Testing the safety and effectiveness of new dementia drugs
New drugs go through long and complex testing to make sure they are effective and safe. Research Communications Officer Jess Smith sheds light on a process that is often confusing.
The media often reports on hopeful new treatments for dementia, and recently also about drugs that have proved disappointing in later trials.
Since there is still a lot that is not understood about dementia, scientists have to do much work to investigate what happens within the brain before they can even begin developing a new drug.
When a potential drug is developed, it needs to be tested thoroughly in the laboratory before seeing if it works in people through clinical trials.
Is it effective?
A randomised controlled trial is the best way to test whether and how well a treatment works. People are assigned randomly to two or more groups. One group is given the trial drug and another - the control group - a placebo or 'dummy pill'. This is to be sure that any changes seen are due to the drug and not for other reasons.
Some trials use an existing treatment in the control group instead of a placebo. For example, we might not only want to see whether a new drug works in someone with Alzheimer's disease, but also if it works better than donepezil (Aricept).
To make the results as accurate as they can be, people are not usually told whether they are getting the trial drug or if they are in the control group. If possible, the scientists running the trial will not know either. The idea is to remove any possibility of bias, no matter how accidental. Only the people who analyse the results at the end will know which treatment people were given, and even then all of the information will be anonymous.
Phases of trials
Clinical trials consist of several stages or 'phases'. A drug can fail at any stage, which makes it difficult to get through the whole process. Each phase uses more participants to gain a better understanding of the drug, its benefits and its side effects.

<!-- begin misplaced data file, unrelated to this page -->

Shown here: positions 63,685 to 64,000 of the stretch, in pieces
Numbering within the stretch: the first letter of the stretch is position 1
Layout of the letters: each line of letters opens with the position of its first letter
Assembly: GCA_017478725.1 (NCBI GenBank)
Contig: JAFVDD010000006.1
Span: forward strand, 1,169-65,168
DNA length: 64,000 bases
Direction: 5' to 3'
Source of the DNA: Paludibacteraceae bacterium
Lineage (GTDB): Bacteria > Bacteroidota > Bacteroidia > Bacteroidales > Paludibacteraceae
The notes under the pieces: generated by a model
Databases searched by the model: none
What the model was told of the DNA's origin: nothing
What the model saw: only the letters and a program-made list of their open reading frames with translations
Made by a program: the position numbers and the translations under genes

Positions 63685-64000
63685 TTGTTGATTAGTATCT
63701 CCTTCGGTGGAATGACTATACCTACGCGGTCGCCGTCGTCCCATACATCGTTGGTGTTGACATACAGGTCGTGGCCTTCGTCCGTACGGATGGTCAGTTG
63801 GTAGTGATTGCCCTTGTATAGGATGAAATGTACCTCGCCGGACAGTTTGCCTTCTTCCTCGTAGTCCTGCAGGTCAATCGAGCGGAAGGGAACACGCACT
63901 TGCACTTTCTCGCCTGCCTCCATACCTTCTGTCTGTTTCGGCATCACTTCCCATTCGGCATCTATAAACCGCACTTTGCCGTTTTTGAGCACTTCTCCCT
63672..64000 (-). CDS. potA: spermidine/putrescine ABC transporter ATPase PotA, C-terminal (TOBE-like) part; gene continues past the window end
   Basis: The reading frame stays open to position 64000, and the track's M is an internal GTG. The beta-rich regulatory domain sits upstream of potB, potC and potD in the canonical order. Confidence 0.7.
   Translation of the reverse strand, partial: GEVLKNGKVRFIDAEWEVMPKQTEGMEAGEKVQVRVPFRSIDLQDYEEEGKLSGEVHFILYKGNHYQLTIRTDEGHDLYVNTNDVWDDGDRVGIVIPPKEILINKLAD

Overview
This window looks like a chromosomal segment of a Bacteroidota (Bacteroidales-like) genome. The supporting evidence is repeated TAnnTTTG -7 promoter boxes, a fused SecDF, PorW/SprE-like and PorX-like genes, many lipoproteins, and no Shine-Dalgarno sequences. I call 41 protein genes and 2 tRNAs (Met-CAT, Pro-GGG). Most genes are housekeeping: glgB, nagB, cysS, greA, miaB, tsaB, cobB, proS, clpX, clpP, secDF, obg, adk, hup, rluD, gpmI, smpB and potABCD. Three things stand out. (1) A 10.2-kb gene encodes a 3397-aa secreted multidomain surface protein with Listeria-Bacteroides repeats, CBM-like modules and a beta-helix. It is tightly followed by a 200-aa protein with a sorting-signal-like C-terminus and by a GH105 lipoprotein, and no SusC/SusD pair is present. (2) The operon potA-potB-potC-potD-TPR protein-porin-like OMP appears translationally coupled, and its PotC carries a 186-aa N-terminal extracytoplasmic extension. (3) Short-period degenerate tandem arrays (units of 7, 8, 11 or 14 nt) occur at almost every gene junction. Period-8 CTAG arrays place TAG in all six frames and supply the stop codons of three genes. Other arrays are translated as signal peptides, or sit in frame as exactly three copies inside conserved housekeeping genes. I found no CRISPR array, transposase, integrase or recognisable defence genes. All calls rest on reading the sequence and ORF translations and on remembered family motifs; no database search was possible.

Only a few, healthy people take part in phase one trials, which test the basic safety of the drug. If the people who take part in this stage of the research process are able to take the drug without any major side effects then the trials are allowed to continue.
Phase two involves people who are affected by the condition being treated. This tests the drug's safety, looking for side effects and less serious reactions, but also begins to measure its benefits.
It uses more participants than phase one, but not enough to determine if a drug really works (it may only involve a dozen or so people in each group). Based on these findings, scientists will decide whether it is worth continuing with the trial. For example, if very slight improvements are accompanied by quite serious side effects, the costs may outweigh the benefits.
Most drugs fail in phase two clinical trials, so only the lucky few make it into phase three. Earlier this year it was announced that a potential new Alzheimer's drug called intravenous immunoglobulin (IVIG) had passed phase two, and so phase three trials are now underway.
Phase three trials recruit many more participants than previous phases, sometimes up to thousands. They can run for years, but at the end it should be possible to see whether or not the drug provided a noticeable benefit to the people who took part.
Two potential new drugs for Alzheimer's - bapineuzumab and solanezumab - both recently had disappointing results in phase three trials, and so their development will be greatly scaled back.
If a drug passes clinical trials, the company will apply for a licence for it to be prescribed in a particular country. They can apply to the MHRA for a UK licence or to the European Medicines Agency for an EU-wide licence.
Most NHS services will then require the drug to be approved based on its benefit and cost effectiveness. This is done by various bodies in different parts of the UK, including NICE.
Even after a drug is being prescribed it needs to be monitored. There may be things that were simply not seen during trials or which only become apparent after a long time in certain groups of people. If side effects are severe, a drug might be removed from the market or the guidance for its use changed.
Hope about future treatments for dementia is a key aspect of Alzheimer's Society's vision of a world without dementia. Because it's also important to make sure they really do work and are safe, the process of developing new drugs is unfortunately long and complex.
Find out more about clinical trials that are being conducted for dementia research.